Ground loop isolators are generally bad news. They put a bandaid on an unresolved problem. However, in this application you may not have a choice.
So here is what you can try. Convert 3.5mm over to RCA, introduce an RCA ground loop adapter, convert from RCA back to 3.5mm. See if you get an improvement.
The ground loop isolator places a small transformer on both L & R ground shields. AC passes. DC that carries the noise cannot pass.
No guarantees. Just my best guess.
Isn't it true that if you can get the grounds the same for the deck, the EQ, and the phone charger, then it'd be better? Like hardwiring the car charger to the boat and making sure the ground of the 420 is the same as the ground of the hardwired charger? Or am I off-base here?
Old     (501s)      Join Date: Feb 2010       03-27-2015, 4:21 PM Reply   
I believe you would want to make sure the deck, WS420, 12 volt Car charger socket and the amps all share a common ground, but even than, sometimes there can be noise.
Old     (trayson)      Join Date: May 2013 Location: Vancouver WA       03-27-2015, 4:41 PM Reply   
Quote:
Originally Posted by 501s View Post
This happens often in car/boat audio. Most likely a ground loop isolator will fix it or help immensely. Here is what you need to try:

http://www.amazon.ca/PAC-Ground-Isol...+isolator+35mm

I really can't believe that after all these years they haven't figured out a better way to connect car amps. By 2015 you would think a single cat6 cable from deck to amp/amps could do EVERYTHING, all in digital, perhaps even IP based. I at least would have thought all mobile A/V communications would be digital by now. I'm sure some audio gurus will come on here and explain why Analog signals are better or why the technology doesn't work yet.
I suppose it's worth a shot to bandaid the problem for the short term... I mean the ground loops isolators are $10 to $20.

I actually found one that's a ground loop isolator and a line driver, so I'll give that a try. Maybe solve two issues at once (the fact that the phone doesn't play as loud as other sources).

Of course I should also transfer most of my phone media to a USB drive and play it off the deck, that would also solve a lot of this.
Old     (trayson)      Join Date: May 2013 Location: Vancouver WA       03-27-2015, 4:42 PM Reply   
Quote:
Originally Posted by 501s View Post
I believe you would want to make sure the deck, WS420, 12 volt Car charger socket and the amps all share a common ground, but even than, sometimes there can be noise.
yeah, that's what I was remembering. I chased down and resolved all the noise in my old Supra. I suppose in time I can chase everything down and get there with my Moomba too.
Old     (DavidAnalog)      Join Date: Sep 2013       03-27-2015, 5:46 PM Reply   
Quote:
Originally Posted by trayson View Post
Isn't it true that if you can get the grounds the same for the deck, the EQ, and the phone charger, then it'd be better? Like hardwiring the car charger to the boat and making sure the ground of the 420 is the same as the ground of the hardwired charger? Or am I off-base here?
You could have everything wired to absolute perfection with all the supply grounds and still have this noise.
Because....the audio electronics as a whole and the phone charger are not following the same scheme on their signal grounds. Supply grounds and signal grounds are two very different circuits and the joining of these two circuits related to DC are generally only intended to take place at a single point. Two such points where signal grounds reference supply grounds can be trouble...as in noise.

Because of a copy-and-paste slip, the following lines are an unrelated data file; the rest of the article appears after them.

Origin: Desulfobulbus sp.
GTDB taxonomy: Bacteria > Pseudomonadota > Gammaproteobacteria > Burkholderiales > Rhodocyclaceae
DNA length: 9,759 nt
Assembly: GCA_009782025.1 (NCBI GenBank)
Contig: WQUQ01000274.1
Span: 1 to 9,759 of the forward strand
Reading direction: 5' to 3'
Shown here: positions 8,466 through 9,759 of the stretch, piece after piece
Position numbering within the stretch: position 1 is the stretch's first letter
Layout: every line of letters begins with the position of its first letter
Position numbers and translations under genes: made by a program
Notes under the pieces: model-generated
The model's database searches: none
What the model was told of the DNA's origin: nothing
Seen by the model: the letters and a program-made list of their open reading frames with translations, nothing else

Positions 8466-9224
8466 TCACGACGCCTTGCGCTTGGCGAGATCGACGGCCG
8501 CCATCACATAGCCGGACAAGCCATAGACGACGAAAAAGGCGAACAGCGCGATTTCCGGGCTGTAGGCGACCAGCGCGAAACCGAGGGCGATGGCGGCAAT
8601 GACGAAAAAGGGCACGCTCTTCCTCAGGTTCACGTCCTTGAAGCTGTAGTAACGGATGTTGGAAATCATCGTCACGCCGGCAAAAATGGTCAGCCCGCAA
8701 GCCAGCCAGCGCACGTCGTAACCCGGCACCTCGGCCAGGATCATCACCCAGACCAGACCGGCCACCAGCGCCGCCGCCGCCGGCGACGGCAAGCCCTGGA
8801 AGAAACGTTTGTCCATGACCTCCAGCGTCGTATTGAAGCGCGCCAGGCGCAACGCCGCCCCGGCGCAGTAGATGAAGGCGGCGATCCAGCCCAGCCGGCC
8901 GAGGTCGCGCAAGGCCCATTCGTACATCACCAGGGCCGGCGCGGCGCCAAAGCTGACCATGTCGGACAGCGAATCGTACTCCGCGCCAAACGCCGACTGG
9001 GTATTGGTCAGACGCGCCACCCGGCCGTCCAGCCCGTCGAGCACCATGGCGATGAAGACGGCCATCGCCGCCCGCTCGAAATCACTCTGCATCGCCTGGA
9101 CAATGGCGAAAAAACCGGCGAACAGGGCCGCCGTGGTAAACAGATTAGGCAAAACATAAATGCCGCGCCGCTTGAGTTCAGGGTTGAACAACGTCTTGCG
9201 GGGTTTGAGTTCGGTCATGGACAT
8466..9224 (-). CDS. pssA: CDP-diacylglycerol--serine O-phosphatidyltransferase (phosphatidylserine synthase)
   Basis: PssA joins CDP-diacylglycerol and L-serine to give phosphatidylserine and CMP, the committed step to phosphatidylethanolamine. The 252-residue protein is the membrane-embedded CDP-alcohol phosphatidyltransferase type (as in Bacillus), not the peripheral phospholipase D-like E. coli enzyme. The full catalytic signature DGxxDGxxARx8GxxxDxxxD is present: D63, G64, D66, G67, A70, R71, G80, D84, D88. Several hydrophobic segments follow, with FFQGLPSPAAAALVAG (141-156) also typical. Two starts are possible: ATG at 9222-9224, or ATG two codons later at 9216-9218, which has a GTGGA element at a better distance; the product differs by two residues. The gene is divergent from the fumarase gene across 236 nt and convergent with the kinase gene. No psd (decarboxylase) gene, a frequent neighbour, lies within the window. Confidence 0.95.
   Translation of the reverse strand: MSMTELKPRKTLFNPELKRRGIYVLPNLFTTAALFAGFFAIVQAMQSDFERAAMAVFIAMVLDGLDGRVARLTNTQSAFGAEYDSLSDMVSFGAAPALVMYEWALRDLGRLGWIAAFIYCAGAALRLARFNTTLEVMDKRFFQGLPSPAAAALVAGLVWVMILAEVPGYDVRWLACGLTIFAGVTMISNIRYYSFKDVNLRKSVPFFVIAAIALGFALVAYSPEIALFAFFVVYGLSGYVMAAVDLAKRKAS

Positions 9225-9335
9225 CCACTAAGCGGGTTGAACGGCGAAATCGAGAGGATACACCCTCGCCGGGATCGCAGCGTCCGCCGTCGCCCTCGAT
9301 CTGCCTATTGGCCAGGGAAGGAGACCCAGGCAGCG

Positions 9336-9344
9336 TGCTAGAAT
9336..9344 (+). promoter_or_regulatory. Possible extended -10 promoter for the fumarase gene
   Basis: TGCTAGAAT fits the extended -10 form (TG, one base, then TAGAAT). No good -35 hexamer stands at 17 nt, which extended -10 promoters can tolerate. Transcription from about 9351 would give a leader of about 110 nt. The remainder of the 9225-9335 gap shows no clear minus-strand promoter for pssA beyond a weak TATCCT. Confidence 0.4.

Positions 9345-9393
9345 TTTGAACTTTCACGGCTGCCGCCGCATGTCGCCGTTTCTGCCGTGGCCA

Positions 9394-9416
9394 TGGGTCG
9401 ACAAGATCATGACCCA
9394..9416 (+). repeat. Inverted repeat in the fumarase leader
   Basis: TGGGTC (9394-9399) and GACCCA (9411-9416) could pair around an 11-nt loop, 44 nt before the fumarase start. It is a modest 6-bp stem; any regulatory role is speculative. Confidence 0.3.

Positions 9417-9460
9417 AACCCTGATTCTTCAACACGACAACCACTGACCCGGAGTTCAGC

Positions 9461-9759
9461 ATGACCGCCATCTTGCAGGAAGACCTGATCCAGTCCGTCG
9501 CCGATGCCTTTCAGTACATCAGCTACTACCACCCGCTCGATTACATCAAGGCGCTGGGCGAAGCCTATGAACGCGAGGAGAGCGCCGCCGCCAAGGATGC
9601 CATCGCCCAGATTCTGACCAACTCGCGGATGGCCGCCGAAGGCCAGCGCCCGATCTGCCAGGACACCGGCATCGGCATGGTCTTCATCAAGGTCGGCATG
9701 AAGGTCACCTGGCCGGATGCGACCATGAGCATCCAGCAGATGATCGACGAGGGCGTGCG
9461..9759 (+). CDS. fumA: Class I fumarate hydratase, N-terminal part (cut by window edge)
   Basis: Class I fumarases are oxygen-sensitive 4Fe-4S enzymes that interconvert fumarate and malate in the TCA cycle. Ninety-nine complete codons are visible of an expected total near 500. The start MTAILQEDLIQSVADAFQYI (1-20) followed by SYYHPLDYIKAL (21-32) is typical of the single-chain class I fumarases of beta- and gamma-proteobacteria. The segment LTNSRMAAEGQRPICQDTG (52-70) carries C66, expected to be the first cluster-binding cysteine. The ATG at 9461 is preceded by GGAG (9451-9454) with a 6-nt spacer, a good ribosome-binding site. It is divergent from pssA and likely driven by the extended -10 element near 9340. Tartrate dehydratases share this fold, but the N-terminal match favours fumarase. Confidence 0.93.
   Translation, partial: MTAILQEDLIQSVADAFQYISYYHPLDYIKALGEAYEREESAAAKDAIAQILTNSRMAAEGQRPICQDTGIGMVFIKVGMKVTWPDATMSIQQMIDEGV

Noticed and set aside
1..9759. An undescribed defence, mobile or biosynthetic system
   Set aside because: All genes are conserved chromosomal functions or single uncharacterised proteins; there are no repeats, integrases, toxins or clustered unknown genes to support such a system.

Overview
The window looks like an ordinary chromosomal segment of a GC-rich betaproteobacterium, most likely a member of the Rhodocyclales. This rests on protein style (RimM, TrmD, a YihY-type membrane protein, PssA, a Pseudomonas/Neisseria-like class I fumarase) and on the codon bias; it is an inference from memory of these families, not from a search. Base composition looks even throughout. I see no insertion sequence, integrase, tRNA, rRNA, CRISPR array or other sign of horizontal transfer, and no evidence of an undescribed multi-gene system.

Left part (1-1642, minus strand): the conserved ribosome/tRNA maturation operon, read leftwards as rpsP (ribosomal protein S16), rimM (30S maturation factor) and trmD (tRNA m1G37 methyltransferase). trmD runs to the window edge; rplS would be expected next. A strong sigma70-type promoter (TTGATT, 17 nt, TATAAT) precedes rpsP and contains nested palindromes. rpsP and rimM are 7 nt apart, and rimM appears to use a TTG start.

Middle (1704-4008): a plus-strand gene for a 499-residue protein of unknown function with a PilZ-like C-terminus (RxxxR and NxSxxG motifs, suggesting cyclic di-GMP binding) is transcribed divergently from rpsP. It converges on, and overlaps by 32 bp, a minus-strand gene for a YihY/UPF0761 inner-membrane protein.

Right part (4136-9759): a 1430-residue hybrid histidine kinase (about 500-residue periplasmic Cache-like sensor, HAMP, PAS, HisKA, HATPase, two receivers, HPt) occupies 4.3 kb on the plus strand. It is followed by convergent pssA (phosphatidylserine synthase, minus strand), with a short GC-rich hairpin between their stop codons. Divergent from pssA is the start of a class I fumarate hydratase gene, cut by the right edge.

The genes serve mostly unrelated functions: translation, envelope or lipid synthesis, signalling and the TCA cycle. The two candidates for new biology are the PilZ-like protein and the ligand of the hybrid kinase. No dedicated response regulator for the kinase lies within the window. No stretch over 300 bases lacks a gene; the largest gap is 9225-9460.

As an alternative you could also try grounding the 3.5mm shield at the input of the EQ (or the output of the phone, as the same difference) to the common supply ground. The noise could get worse or it could go away.
Old     (phathom)      Join Date: Jun 2013       03-29-2015, 2:28 PM Reply   
Quote:
Originally Posted by trayson View Post
Isn't it true that if you can get the grounds the same for the deck, the EQ, and the phone charger, then it'd be better? Like hardwiring the car charger to the boat and making sure the ground of the 420 is the same as the ground of the hardwired charger? Or am I off-base here?
Yes, it would be better. Make sure the amps/deck/eq/cigarette charger are to the same grounding point. You can help eliminate ground noise like that by putting both grounds at the same potential. With them grounded at different points and going through who knows however many different wires with other things connected to them, you get a different resistance, and possibly some other electrical noise in that as well. Putting them at the same ground can definitely help. This is why (along with remote turn on) that a lot of RCAs made for mobile applications have a ground wire between the pairs, so you are able to put the components at a common grounding potential. It may not be the silver bullet as there could be other things going on, but it sure could help things out, if not eliminate the problem all together.
Old     (501s)      Join Date: Feb 2010       03-29-2015, 3:43 PM Reply   
Come to think of it, I had an 08 XLV, and I had the exact bad ground looping right from the factory. The first week I had the new boat, I threw in an isolator alike the one above and never had one problem after that.

I was always surprised a company would let their boats leave the factory with ground loop noise.